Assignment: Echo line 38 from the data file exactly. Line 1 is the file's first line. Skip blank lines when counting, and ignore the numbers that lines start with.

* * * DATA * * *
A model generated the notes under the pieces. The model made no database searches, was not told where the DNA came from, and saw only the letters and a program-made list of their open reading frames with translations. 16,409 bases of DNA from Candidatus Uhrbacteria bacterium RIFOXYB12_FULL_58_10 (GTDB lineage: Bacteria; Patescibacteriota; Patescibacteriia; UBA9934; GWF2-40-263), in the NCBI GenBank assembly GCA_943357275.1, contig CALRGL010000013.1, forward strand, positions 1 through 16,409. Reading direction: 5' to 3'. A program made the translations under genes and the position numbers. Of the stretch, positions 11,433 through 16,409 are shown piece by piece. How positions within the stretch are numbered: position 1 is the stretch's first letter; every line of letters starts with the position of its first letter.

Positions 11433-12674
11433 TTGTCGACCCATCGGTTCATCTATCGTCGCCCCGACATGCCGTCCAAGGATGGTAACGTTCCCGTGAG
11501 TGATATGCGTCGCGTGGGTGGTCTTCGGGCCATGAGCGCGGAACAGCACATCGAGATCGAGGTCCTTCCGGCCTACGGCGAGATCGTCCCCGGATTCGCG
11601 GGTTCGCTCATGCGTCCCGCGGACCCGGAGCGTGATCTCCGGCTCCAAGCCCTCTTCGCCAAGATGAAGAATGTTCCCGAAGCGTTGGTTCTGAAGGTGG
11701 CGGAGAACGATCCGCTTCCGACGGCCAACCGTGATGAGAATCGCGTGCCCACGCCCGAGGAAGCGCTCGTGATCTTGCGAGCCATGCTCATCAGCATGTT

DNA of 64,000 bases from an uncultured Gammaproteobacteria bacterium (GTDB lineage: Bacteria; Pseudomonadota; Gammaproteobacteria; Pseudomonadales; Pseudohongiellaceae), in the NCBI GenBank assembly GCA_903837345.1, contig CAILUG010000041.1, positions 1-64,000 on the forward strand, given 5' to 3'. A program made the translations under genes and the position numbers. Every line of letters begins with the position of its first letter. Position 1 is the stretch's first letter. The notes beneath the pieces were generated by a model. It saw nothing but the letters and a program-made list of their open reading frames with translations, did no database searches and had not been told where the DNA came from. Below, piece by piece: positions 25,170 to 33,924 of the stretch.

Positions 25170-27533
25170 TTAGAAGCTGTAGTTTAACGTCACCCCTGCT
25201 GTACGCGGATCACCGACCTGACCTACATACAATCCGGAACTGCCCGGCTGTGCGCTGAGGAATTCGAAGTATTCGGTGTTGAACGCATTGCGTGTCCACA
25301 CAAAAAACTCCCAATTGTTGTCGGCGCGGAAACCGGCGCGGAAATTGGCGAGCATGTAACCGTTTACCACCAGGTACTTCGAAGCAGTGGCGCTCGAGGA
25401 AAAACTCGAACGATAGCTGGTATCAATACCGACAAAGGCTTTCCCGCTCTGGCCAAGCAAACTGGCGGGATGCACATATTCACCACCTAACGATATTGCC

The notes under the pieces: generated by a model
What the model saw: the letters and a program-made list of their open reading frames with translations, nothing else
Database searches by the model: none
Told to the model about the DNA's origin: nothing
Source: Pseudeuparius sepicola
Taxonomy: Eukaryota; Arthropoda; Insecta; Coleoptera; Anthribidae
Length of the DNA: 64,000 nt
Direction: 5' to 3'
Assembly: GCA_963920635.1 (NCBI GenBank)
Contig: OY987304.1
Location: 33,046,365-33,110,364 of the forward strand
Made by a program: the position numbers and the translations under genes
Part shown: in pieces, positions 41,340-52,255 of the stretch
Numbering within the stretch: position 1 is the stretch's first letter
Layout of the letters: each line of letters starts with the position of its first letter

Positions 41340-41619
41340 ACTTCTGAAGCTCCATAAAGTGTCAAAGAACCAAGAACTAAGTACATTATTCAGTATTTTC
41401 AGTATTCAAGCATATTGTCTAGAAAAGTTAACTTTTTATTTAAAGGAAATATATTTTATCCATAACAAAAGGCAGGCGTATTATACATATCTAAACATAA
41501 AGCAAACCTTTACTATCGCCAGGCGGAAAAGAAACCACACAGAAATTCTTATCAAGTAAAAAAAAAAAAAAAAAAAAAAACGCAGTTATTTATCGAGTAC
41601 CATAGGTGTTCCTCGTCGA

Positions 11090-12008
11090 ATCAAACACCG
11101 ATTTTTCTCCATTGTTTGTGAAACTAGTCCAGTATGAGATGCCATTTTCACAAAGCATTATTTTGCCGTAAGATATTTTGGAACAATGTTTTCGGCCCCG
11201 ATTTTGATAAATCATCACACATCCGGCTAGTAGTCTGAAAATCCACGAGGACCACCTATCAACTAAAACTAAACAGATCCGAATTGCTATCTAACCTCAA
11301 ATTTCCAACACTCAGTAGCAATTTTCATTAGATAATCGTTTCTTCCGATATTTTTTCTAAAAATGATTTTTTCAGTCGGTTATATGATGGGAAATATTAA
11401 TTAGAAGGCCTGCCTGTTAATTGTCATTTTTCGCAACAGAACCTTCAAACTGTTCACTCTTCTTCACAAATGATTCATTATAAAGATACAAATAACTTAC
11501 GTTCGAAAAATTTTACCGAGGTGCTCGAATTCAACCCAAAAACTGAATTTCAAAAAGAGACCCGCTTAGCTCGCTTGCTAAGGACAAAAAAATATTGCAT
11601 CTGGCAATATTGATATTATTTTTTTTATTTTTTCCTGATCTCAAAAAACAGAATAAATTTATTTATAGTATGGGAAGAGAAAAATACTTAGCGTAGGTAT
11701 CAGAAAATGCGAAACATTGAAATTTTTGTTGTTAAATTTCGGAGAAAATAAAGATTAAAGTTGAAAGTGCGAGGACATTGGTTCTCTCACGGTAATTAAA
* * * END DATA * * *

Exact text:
11401 TTAGAAGGCCTGCCTGTTAATTGTCATTTTTCGCAACAGAACCTTCAAACTGTTCACTCTTCTTCACAAATGATTCATTATAAAGATACAAATAACTTAC